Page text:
Despite far less traffic, more pedestrians died on Connecticut roads in 2020 than a year before
Despite a pandemic-driven reduction in overall traffic last year, pedestrian deaths in Connecticut have continued their deadly climb.
“Not just in Connecticut, but throughout the country, there has been a dramatic increase in the number of pedestrian ... fatalities,” said Rep. Roland Lemar, the New Haven Democrat who leads the General Assembly’s transportation committee.
Passing new laws to make the roads safer for walkers, runners and cyclists — including giving towns the ability to lower speed limits on local roads and perhaps raising the fines for distracted driving — is at the top of the transportation committee’s legislative agenda, Lemar said.
Pedestrian deaths have been rising steadily in recent years, but even by that measure, 2020 was exceptionally deadly. According to a preliminary count by the state Department of Transportation, 65 pedestrians died on Connecticut roads last year, an increase of six over 2019.
The pandemic has significantly reduced the number of cars on the roads, and there have been fewer accidents involving pedestrians overall, said Amy Watkins, program manager of Watch For Me CT, a joint effort by the DOT and the Connecticut Children’s Injury Prevention Center to address pedestrian safety.
In 2019, there were 1,568 crashes involving pedestrians; in 2020, the number of accidents involving pedestrians had slipped to 842. “The number of crashes is almost half of what it normally is, but we still have [roughly] the same number of deaths,” Watkins said.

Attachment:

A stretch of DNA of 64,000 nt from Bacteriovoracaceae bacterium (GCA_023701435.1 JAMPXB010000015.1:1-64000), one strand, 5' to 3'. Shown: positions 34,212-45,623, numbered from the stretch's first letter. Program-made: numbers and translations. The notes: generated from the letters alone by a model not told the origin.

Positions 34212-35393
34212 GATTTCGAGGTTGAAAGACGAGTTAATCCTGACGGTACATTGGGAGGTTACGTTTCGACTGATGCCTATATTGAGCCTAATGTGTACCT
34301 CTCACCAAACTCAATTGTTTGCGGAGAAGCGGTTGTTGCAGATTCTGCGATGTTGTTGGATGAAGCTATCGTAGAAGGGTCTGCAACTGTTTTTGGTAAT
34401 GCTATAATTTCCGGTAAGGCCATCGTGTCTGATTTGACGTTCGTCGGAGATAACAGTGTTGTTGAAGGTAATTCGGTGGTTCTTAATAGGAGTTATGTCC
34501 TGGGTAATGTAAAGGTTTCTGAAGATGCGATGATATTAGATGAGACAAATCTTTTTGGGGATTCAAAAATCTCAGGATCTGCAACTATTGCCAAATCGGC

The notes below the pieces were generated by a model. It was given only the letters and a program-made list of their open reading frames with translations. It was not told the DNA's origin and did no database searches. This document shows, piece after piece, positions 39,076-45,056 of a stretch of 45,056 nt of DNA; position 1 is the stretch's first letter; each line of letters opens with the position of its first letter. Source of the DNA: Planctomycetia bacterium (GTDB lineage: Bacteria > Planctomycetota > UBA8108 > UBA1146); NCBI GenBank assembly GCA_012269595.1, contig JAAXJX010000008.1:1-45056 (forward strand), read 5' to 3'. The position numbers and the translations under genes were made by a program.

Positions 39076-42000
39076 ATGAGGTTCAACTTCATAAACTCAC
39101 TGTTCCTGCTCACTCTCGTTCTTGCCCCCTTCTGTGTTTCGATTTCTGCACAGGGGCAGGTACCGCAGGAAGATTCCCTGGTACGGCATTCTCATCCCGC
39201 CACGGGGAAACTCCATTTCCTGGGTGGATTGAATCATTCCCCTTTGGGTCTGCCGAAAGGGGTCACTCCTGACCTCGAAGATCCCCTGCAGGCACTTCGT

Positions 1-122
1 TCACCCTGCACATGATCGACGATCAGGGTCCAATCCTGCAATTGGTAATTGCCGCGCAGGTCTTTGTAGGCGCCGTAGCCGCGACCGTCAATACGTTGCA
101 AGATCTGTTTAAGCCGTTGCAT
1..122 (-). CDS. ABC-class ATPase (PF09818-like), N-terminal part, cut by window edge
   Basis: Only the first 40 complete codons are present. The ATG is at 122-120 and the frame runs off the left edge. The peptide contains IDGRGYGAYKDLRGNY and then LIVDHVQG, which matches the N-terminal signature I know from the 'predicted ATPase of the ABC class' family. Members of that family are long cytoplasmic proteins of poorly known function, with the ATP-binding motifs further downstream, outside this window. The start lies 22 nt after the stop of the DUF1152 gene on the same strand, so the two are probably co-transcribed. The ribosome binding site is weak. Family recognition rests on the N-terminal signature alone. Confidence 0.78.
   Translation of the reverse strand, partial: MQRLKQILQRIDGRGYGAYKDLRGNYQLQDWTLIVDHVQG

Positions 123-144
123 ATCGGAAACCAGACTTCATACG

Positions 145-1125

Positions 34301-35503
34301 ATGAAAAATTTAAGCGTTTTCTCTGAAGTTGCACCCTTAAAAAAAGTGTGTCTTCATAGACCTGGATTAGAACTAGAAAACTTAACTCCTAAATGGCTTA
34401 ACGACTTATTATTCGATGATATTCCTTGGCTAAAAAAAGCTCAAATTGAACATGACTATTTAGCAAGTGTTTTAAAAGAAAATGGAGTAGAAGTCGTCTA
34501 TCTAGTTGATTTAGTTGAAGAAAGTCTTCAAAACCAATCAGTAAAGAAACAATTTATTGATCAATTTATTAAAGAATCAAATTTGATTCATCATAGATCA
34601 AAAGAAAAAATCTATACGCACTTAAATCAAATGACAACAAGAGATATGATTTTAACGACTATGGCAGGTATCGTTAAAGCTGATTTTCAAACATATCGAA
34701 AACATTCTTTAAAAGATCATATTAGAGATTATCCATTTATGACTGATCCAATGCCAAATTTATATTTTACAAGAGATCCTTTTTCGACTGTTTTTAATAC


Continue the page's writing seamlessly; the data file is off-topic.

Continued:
Pedestrian safety advocates say the pandemic has brought out more walkers, runners and cyclists. But the factors that experts say are causing many of the pedestrian deaths, such as distracted driving, heavier motor vehicles and speeding, continue to exact a deadly toll.
“Are people speeding more because there are fewer cars on the road? Are people driving impaired because alcohol sales are up? It’s really tough to say,” Watkins said.
Last year, just days before the coronavirus crisis closed the Capitol, the transportation committee held a hearing on a package of proposals aimed to address the problem.
Like almost every bill in the 2020 session, it died when lawmakers adjourned.
The bill would have required motorists to grant the right-of-way to pedestrians who affirmatively indicate that they intend to cross at a crosswalk. Current law only requires drivers to yield to pedestrians once they enter the crosswalk.
It also would have given cities and towns the ability to lower speed limits on local roads, provided they hold a hearing and notify state traffic officials. Currently, the state must approve all requests to change speed limits on local roads.
The legislation also proposed raising the fines for those charged with using a cellphone while driving. And it would have prohibited “dooring,” the sudden opening of a car door in the path of an approaching bicyclist or pedestrian. Connecticut is one of just nine states that do not have a law barring this practice, which can cause devastating injuries.
Taken together, the proposals could make the roads safer for pedestrians, Lemar said, adding that none of them carries a significant fiscal note.
The DOT supports these measures as well as a new provision that seeks to clarify the law barring vehicles from parking within 25 feet of a marked crosswalk.
Lemar said he also supports two additional proposals. One would establish a pilot program for speed cameras in school and work zones and a second would raise the penalties for distracted driving to mirror the fines assessed to motorists who drive under the influence of alcohol or drugs.
Connecticut’s effort to improve pedestrian safety is part of a larger global trend, Watkins said.
“It’s a huge change in thinking to take less of a focus on getting people in cars where they need to be as fast as possible,” Watkins said. “The community is about more than just people in cars.”
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